The federalists believed in a strong central government and its proactive involvement in commerce. In general, the federalists were elitists who opposed measures to democratize American politics. In the realm of international relations, federalists were admirers of Great Britain and detractors of the French.
History.com explains that most federalists favored an active national government and strong executive over states' rights. Whereas the Jeffersonian Republicans were mostly agrarians, the federalists were often bankers, financiers, merchants and manufacturers. Federalist policy called for high tariffs and open trade with Great Britain. The party was most popular in New England, although it also had strong bases in Virginia and South Carolina. The greatest concession to burgeoning Northern commerce and manufacturing was the establishment of the Bank of the United States, an independent corporation that in practice acted as a state-sponsored monopoly of the banking sector.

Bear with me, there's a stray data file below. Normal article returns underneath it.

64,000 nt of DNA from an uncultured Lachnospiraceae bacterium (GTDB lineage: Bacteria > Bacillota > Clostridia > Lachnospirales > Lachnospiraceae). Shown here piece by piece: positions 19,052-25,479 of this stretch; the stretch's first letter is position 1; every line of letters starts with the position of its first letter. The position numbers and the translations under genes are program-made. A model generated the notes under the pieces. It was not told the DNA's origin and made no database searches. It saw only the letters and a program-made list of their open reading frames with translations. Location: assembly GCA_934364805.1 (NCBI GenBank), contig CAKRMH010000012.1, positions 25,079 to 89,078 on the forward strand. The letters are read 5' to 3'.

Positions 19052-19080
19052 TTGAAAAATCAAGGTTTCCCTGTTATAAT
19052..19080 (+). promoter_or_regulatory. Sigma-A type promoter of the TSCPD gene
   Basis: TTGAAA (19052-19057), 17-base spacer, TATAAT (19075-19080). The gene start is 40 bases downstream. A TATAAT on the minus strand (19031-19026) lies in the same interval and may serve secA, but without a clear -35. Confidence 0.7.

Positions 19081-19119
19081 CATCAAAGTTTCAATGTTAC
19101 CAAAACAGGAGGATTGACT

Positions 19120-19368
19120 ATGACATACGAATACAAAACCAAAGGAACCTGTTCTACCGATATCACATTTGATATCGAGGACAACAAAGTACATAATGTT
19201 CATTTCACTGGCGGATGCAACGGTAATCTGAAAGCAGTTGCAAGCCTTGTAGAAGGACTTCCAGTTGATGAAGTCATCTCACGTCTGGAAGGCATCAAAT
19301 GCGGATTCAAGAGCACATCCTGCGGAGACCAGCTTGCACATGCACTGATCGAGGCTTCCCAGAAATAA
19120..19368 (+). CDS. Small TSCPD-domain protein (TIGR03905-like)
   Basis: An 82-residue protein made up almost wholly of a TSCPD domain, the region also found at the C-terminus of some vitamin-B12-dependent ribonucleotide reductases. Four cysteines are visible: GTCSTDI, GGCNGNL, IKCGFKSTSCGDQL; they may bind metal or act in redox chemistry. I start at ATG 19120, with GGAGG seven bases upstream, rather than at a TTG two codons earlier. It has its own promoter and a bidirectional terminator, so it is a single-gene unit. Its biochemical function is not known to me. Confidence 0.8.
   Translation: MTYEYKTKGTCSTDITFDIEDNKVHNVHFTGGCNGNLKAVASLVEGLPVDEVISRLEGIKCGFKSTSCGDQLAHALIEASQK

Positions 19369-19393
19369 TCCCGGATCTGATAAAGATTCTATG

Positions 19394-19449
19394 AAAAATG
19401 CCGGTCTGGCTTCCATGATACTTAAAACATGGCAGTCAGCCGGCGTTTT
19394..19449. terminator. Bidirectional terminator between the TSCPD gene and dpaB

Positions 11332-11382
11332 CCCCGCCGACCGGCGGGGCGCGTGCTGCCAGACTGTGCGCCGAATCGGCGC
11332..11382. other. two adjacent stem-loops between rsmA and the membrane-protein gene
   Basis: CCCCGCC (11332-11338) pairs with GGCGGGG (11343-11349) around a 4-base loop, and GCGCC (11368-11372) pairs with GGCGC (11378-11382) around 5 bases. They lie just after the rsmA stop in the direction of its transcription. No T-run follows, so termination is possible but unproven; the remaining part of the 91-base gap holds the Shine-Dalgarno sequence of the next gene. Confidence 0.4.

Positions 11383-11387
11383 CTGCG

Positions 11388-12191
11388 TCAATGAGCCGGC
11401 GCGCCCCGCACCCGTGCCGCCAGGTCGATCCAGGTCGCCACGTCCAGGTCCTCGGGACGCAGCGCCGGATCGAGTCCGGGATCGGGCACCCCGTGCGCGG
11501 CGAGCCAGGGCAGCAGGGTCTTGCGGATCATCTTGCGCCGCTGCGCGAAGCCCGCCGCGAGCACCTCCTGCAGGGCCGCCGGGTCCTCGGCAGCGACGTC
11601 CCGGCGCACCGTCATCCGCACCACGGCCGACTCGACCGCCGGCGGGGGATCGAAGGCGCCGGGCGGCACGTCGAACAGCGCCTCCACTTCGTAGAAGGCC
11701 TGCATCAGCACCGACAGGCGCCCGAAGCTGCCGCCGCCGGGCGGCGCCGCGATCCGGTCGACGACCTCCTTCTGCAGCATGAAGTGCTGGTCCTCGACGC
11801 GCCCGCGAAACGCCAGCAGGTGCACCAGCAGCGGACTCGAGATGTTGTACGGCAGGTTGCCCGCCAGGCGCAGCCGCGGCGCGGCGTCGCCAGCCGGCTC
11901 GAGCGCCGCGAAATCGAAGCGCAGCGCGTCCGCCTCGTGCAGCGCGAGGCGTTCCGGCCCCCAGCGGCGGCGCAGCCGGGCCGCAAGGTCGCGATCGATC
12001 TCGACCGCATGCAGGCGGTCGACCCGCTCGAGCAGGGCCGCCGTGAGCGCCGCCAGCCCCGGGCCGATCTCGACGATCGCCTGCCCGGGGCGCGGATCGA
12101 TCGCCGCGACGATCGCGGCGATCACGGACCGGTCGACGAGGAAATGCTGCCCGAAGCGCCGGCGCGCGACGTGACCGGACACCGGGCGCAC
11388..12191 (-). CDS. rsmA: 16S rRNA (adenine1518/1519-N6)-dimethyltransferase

In contrast to their opponents the Republicans, who were concerned with liberty and disdained tyranny, the federalists favored order and progress while loathing anarchy. They were highly unnerved by the French Revolution and feared that a similar revolution could occur in the United States. It was this line of thinking that contributed to John Adams' passage of the controversial Alien and Sedition Acts.